[torqueusers] Considerations for Clusters Running Lots of Small Jobs

Miles O'Neal meo at intrinsity.com
Thu Dec 4 21:53:33 MST 2008

Joshua Bernstein said...

|	The TORQUE documentation contains a nice explanation for running TORQUE 
|on a large cluster. But are these ideas also pertinent to say a very 
|small, say four node cluster, running, say many thousands of short lived 
|jobs. Its very common in the BioIT space to have a comparitively small 
|cluster, but with the many thousands of jobs lasting only a few seconds. 
|Does anybody have an guidance on configuration or even source level 
|changes for a high throughput, small cluster, with short lived jobs. Or 
|would we expect the same changes for a large cluster to also be 
|applicable to this configuration?

We meant to write up what we did, but nobody had the
time, and it wasn't all easy to reconstruct.  We have
a mix of jobs ran anywhere from days (not that many
to hours (more, but still not huge numbers) to minutes
(quite a few) to seconds (lots).  We have 42 queues.
Things were fins so long as we only had a couple of
hundred single CPU systems, none blazingly fast.  But
as we moved into dual CPU and multi-core systems, moved
away from buying the cheapest hardware we could get,
and upgraded to a gigabit network with higher speed
backbone, we ran into massive problems.

We tried a lot of things; we can't pin down a single
change that solved "the problem", but together they
all helped a lot.  I'll mention as many as I can
recall or dredge up from emails.

1) We moved the torque and maui server processes onto
   a much faster, dual core system.  With a small
   cluster and just a few queues, this may not be
   as important.

2) We bundled up small jobs to the extent we could
   reasonably do so.

3) Scripts that submit many jobs are now generally
   throttled by monitoring the queued jobs and not
   queuing more than N at a time (we set "max_queueable"
   and some submitters probably just depend on that
   to help with throttling).  N varies with the
   queue and job type, but is always 1,000 or less.
   [It can be handy to throttle job submission rate
   as well; if the server is too busy handling requests
   to queue up jobs, it's not actually running as many.
   Again, on a small cluster this may not matter.]

4) Switch from RPP to TCP.  We can't say for sure that in
   the long run this helped a lot, but at the time we
   tried it, it helped.  Garrick (IIRC) says it shouldn't
   matter, but we were getting kiled with RPP when we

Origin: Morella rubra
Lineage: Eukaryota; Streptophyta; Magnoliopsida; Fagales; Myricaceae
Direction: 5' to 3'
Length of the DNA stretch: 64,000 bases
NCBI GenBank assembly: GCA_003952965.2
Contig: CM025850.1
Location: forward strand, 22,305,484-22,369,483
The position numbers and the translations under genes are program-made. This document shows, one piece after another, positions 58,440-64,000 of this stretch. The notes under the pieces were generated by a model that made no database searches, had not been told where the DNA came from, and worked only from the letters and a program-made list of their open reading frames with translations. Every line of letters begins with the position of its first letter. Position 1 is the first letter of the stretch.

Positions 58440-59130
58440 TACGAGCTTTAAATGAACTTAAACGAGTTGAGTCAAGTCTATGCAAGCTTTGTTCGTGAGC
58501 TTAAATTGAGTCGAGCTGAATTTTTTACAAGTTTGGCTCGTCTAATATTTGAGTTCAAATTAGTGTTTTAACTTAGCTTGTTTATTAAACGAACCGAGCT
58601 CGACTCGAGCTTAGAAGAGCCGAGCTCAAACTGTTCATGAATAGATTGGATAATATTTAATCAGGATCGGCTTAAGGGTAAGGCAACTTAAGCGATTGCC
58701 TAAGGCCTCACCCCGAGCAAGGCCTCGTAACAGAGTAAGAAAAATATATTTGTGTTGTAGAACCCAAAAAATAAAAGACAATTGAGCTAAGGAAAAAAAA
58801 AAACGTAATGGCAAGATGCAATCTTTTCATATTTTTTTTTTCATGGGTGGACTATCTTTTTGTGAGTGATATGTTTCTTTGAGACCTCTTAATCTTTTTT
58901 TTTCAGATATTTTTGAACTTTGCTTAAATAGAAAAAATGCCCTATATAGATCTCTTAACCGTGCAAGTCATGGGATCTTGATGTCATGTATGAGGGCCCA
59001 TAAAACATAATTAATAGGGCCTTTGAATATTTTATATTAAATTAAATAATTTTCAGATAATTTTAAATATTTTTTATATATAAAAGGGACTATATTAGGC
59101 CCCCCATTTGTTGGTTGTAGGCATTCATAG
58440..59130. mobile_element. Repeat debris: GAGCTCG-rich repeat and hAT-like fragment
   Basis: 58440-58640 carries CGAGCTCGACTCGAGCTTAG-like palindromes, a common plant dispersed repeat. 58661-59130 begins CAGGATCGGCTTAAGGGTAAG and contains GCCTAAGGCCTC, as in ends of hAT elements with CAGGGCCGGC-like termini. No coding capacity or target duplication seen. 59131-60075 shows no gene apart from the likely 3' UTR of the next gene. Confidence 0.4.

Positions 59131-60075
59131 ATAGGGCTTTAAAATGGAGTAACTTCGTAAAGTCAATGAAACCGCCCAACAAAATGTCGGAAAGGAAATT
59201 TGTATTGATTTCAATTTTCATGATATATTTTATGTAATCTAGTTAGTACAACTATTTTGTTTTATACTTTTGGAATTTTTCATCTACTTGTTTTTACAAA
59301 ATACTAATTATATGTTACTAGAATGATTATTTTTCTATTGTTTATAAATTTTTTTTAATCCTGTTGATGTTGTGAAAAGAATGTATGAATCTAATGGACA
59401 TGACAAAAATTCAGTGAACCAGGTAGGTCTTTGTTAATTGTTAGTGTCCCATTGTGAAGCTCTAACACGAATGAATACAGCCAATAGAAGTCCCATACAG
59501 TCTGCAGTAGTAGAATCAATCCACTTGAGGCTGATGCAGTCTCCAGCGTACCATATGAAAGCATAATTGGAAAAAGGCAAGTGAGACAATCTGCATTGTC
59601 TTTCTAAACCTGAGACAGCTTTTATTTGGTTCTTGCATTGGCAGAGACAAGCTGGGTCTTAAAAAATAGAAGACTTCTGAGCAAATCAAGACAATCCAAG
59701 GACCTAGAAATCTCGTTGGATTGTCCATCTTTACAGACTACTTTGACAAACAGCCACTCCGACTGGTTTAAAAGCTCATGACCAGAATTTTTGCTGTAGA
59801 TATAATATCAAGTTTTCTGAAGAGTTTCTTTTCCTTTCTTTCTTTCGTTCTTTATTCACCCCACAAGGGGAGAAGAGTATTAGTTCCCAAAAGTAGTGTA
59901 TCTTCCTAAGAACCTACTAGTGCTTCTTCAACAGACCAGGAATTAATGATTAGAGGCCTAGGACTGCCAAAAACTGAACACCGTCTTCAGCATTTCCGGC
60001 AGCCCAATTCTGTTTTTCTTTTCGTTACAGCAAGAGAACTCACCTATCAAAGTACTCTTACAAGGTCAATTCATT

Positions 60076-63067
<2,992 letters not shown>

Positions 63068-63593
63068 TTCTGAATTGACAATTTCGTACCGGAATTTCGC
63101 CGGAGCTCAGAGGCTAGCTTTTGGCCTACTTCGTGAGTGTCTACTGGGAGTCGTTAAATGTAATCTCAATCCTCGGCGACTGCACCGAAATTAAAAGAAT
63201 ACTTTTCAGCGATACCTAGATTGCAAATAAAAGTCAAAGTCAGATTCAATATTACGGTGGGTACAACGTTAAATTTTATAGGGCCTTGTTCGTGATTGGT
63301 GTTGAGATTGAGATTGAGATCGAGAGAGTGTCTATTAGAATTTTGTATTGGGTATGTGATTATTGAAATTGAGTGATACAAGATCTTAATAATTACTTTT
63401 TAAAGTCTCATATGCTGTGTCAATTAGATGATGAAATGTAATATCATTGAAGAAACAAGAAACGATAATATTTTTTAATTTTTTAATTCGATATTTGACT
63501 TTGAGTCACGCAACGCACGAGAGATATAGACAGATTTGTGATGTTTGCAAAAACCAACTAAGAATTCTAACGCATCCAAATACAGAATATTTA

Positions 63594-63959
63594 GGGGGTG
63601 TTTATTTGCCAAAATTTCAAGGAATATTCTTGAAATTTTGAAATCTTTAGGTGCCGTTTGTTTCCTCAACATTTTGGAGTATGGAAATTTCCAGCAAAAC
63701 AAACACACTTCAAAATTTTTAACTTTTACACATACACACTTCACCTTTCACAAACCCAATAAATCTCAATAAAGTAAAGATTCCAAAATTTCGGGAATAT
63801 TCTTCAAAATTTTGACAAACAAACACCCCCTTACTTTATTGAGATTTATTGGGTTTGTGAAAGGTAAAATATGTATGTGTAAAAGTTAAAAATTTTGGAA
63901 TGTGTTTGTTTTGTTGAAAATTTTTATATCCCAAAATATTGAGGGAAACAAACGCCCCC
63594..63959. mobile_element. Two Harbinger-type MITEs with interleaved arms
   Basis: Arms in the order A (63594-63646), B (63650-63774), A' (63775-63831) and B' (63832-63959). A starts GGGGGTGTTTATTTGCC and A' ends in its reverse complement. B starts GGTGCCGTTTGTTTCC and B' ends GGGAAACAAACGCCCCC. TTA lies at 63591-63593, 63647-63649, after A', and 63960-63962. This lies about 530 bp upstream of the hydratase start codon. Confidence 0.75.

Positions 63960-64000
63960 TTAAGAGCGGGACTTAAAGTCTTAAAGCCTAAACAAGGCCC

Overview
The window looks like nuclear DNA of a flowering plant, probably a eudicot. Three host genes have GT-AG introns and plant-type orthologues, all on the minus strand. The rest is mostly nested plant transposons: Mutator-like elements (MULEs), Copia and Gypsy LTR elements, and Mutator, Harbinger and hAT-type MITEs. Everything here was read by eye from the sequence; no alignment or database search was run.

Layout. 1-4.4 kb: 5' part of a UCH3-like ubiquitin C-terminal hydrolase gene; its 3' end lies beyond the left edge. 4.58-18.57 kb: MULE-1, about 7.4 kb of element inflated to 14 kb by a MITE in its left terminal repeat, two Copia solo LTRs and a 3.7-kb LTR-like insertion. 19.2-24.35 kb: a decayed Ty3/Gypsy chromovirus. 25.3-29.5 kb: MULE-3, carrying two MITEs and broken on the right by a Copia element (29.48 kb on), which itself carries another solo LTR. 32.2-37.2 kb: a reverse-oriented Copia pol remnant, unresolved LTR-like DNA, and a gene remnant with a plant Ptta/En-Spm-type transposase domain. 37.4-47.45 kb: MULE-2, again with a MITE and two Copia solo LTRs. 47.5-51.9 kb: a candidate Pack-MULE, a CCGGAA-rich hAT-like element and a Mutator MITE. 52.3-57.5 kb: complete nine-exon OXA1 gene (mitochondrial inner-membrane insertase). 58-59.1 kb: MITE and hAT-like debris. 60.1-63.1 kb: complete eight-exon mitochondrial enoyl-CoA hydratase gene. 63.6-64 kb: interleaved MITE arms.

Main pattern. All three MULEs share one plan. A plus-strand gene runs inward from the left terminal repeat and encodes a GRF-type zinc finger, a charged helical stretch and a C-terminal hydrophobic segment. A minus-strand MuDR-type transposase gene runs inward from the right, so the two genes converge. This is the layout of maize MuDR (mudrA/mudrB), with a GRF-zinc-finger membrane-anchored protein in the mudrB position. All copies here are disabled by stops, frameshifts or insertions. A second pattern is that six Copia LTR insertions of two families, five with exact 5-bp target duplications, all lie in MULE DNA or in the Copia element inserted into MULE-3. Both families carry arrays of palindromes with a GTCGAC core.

expanded past a certain point.  May be irrelevant
   for a small cluster.

5) Tweak your torque/maui server kernel!
   - Play with swappiness, pagecache, or whatever related
     variables are in your kernel.  We pushed ours toward
     very low swappiness because we have plenty of RAM and
     don't ever want to wait on the server pprocesses.  We
     don't run anything on this system we don't have to.
   - We made the following network related changes on the
     torque/maui server (2.6.9-55.0.2.ELsmp):

        # Speed up NFS read performance
        vm.min-readahead = 15
        vm.max-readahead = 255

        # release sockets faster because we use a lot of them
        net.ipv4.tcp_fin_timeout = 20
        # Reuse sockets as fast as possible
        net.ipv4.tcp_tw_reuse = 1
        net.ipv4.tcp_tw_recycle = 1

6) Run nscd.  As the network and job processing sped
   up, we started seeing UID, GID and host lookup errors.
   We had to run nscd to cache passwd, group and host
   info.  We tried keeping the hosts file up to date
   on the torque/maui server, and that helped, but it
   was too painful in our changing environment.  So we
   added that to nscd.  We run nscd on the server and
   all client nodes, and in fact on all the Linux-based
   systems that figure into anything even vaguely related
   to torque.  This has its own problems; the daemon is
   not rock solid.  We sometimes have to restart it on
   every system to make sure it refreshes.  [Torque and/or
   maui were making insane numbers of passwd/group NIS
   lookups, and for some reason insists on checking NIS
   for hostnames.  We've always used DNS for those.]

6) Play with every server parameter possible.  One of
   the biggest ones for us was "scheduler_iteration".
   I don't know that we'll ever have the One True Value;
   we end up readjusting it every so often.  We try to
   keep it so the scheduler stays busy.  We also dropped
   things like "node_check_rate" down quite a bit.

We also tried using routing queues to feed run queues.
That seemed to help for a while, but as we changed other
things we ended up doing away with them.  You may want
to consider them, though.

We're looking at upgrading the torque/maui server again.
Sometimes maui is running 100% on a core for fairly
long periods of time.

We bumped RESERVATIONDEPTH to 100 to help assure that
high priority jobs always ran ahead of lower priority


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